Patients with thymoma are asymptomatic in 30% cases. [18] Associated paraneoplastic syndromes are found in 50-70% cases. These include myasthenia gravis, rheumatoid arthritis, Cushing syndrome, pure red cell aplasia, limbic encephalitis, and hypogammaglobulinemia. [7] Patients with thymoma present with myasthenia gravis in 30 to 50% cases whereas only a mere 10-15% patients of myasthenia gravis have thymoma. [18] The molecular basis of the association of myasthenia gravis with thymoma still remains largely unknown. [8] The occurrence of myasthenia gravis is considered a favorable prognostic factor influencing the outcome of thymoma since this condition leads to early diagnosis of the tumor. [19] In this study, all 7 cases of thymic lesions were associated with myasthenia gravis.

Thymomas may be detected by chest radiography in 45-80% cases.However, the most sensitive diagnostic and preoperative staging modality of thymoma is CT scan. The usual appearance of thymoma on CT is a round to oval mass situated anterior to the heart and great vessels and inferior to the left innominate vein. In the presence of encasement, pleural dissemination, and vascular invasion, malignancy is suspected. [20]

Thymomas are indolent tumors, but they are malignant with a tendency to spread locally. The most widely used staging system is Masaoka-Koga system which takes into account the local extension of the tumor. [15] The two most important prognostic factors of thymoma include the Masaoka stage and completeness of resection of the tumor. [21]

According to the WHO scheme, thymomas are classified into 5 histologic subtypes. [22] In the present study, 2 cases of thymic hyperplasia and 5 of thymoma have been reported. One case of thymoma was categorized as a B1 subtype and the other 4 as AB subtype.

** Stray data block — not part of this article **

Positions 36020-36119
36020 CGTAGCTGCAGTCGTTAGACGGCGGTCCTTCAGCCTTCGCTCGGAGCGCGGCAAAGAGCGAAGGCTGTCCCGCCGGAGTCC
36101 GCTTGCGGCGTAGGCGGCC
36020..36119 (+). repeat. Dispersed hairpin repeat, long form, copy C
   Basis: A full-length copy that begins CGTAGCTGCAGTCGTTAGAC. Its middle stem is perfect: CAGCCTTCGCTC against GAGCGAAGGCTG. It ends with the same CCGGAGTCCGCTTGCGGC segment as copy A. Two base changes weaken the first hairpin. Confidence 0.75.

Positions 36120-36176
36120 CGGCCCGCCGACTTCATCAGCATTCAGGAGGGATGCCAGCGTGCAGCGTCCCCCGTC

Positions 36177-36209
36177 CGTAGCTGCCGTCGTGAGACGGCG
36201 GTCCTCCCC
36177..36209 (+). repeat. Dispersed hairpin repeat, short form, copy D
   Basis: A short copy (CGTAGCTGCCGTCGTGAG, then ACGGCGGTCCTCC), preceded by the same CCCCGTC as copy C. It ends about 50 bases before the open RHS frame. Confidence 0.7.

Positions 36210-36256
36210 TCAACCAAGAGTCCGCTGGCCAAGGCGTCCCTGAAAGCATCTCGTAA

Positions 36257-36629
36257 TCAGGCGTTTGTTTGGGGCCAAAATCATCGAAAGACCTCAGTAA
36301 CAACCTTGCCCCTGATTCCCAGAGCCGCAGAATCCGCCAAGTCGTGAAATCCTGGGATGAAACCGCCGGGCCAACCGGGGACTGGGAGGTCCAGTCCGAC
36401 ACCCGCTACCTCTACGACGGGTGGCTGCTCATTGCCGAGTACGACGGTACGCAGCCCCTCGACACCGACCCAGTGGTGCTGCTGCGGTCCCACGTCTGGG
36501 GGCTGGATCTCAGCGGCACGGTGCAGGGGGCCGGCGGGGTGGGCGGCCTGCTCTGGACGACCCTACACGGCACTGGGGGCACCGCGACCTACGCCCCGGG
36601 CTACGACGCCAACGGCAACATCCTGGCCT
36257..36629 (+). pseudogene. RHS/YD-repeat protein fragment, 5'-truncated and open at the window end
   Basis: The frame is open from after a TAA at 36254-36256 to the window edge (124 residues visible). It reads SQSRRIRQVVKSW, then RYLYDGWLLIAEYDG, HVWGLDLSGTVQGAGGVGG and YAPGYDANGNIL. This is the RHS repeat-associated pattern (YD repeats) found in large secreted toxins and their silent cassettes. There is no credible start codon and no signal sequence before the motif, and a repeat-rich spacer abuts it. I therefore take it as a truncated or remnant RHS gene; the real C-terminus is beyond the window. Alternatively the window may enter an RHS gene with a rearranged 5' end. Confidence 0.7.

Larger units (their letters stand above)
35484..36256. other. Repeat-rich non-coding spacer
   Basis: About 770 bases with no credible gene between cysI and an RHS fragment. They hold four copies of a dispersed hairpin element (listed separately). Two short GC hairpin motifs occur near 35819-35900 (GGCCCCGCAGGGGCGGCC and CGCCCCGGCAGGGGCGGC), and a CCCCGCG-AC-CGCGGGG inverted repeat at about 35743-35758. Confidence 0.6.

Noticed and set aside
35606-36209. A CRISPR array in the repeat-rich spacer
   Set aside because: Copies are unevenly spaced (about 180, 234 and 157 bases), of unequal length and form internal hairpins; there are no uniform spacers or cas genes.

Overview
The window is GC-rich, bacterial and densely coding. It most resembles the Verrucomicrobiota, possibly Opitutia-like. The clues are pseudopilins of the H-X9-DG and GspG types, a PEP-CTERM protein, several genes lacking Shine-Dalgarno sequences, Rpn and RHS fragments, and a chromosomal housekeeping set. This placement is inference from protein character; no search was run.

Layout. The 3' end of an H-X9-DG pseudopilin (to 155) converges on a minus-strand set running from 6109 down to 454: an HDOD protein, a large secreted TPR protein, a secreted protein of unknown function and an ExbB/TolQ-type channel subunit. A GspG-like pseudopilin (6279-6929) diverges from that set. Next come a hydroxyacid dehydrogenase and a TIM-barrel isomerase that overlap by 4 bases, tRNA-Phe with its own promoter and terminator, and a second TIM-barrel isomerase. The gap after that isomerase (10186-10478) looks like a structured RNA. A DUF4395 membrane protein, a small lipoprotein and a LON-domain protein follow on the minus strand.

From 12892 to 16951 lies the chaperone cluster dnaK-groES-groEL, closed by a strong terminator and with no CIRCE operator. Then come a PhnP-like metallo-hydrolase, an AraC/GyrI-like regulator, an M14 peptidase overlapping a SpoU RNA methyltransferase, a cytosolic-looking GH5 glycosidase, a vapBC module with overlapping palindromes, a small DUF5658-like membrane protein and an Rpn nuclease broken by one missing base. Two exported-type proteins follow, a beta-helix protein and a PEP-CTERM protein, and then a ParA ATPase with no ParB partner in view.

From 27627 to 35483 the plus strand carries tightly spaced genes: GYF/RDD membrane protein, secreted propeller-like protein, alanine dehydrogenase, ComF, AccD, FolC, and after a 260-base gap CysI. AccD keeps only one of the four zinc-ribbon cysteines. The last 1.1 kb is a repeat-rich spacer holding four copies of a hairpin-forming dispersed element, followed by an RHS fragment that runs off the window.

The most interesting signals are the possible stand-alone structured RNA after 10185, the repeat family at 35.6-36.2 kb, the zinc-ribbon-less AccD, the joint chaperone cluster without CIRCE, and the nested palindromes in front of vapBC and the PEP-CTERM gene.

Surgical resection is the mainstay of treatment of thymoma. [8] Thymectomy and chemoradiation improve symptoms in 50-60% cases of myasthenia gravis. [7]

In this study, 5 (22.7%) cases of lymphoma were diagnosed in the middle mediastinum. By IHC analysis, 3 cases were found to be Hodgkin lymphoma and the other 2, non-Hodgkin lymphoma (T-cell lymphoblastic type). These results are in accordance with those obtained by other authors. It has been reported that 50-70% of primary mediastinal lymphomas are Hodgkin type. [5] Diffuse large B-cell lymphoma and acute lymphoblastic lymphoma are the common non-Hodgkin lymphomas found in the mediastinum. [18]

GCT constituted 13.6% of cases in the present study. Comparably, Aroor et al. reported 13.3% cases of GCTs in a similar study. [6] Neurogenic tumors found in this study included neurilemmomas, neurofibromas, and ganglioneuromas. Similar findings have been outlined by Shrivastava et al. [10] Other mediastinal lesions reported include isolated mediastinal tuberculosis which is a rare entity and usually associated with immunocompromised states. [23]


Mediastinal lesions are rare entities and data regarding their clinical and pathological features are limited. Further studies with larger sample size are required to enrich our knowledge regarding the enigmatic mediastinal masses. Thymomas must always be considered as lesions with malignant potential and they require prompt diagnosis and treatment.

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Conflicts of interest